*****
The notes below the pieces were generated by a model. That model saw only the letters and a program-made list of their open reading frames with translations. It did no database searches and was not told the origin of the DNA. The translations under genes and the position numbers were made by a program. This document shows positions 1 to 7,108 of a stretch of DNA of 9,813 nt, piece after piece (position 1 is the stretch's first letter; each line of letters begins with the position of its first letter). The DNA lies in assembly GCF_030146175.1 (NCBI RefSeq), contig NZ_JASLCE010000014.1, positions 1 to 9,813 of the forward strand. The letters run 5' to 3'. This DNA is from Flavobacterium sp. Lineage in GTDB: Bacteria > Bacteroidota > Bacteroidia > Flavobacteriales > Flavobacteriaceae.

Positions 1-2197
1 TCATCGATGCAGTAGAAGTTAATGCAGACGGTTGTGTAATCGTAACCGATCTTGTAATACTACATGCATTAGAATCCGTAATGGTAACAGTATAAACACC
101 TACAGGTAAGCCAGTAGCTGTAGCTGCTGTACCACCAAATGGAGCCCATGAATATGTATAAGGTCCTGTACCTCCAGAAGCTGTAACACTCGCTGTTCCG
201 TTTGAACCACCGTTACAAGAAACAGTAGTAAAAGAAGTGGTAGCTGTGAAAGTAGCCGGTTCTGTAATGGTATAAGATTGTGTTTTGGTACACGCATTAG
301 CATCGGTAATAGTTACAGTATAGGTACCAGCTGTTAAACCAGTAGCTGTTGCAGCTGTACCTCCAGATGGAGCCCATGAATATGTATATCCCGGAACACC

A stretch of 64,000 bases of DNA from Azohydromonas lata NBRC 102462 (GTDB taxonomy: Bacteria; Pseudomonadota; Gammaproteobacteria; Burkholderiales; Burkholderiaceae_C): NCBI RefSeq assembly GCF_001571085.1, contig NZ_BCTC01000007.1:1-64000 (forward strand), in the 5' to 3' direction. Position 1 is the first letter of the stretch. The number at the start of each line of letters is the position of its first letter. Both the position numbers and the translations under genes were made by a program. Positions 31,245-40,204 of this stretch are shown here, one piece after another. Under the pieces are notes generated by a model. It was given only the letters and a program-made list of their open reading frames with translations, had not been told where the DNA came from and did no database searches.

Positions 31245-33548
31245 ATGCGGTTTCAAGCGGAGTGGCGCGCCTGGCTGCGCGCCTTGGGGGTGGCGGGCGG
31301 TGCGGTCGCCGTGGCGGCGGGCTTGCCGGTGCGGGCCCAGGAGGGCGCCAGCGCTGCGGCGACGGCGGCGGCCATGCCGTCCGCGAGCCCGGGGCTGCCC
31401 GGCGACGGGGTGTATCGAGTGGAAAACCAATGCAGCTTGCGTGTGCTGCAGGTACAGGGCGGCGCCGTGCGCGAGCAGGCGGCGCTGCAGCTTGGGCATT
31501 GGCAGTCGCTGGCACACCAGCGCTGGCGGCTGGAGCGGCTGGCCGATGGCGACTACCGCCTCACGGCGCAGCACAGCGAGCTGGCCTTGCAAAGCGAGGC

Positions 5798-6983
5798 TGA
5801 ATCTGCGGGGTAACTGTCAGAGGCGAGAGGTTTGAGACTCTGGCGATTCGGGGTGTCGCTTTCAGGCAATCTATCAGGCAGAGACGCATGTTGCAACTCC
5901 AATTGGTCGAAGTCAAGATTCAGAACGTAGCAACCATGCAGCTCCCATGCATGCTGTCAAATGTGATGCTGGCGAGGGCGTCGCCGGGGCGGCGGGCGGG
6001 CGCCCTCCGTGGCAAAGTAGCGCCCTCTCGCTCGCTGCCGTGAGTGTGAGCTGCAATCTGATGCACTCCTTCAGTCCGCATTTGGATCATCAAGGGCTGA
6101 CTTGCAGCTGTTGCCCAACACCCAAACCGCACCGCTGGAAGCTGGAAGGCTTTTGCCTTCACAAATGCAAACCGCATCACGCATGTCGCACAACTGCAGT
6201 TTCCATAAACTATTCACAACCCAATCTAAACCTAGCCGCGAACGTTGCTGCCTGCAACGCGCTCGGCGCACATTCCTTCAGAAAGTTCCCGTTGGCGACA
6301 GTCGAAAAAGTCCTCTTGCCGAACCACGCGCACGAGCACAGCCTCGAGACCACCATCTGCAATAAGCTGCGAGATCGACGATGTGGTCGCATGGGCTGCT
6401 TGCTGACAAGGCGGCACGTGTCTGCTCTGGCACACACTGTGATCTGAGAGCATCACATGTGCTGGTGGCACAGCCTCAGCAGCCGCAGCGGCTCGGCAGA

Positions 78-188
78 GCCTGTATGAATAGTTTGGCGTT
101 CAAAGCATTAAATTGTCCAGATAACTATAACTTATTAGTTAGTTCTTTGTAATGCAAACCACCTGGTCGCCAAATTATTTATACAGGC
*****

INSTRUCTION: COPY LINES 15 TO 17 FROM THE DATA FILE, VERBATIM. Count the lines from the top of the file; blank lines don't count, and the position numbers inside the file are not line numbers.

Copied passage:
5801 ATCTGCGGGGTAACTGTCAGAGGCGAGAGGTTTGAGACTCTGGCGATTCGGGGTGTCGCTTTCAGGCAATCTATCAGGCAGAGACGCATGTTGCAACTCC
5901 AATTGGTCGAAGTCAAGATTCAGAACGTAGCAACCATGCAGCTCCCATGCATGCTGTCAAATGTGATGCTGGCGAGGGCGTCGCCGGGGCGGCGGGCGGG
6001 CGCCCTCCGTGGCAAAGTAGCGCCCTCTCGCTCGCTGCCGTGAGTGTGAGCTGCAATCTGATGCACTCCTTCAGTCCGCATTTGGATCATCAAGGGCTGA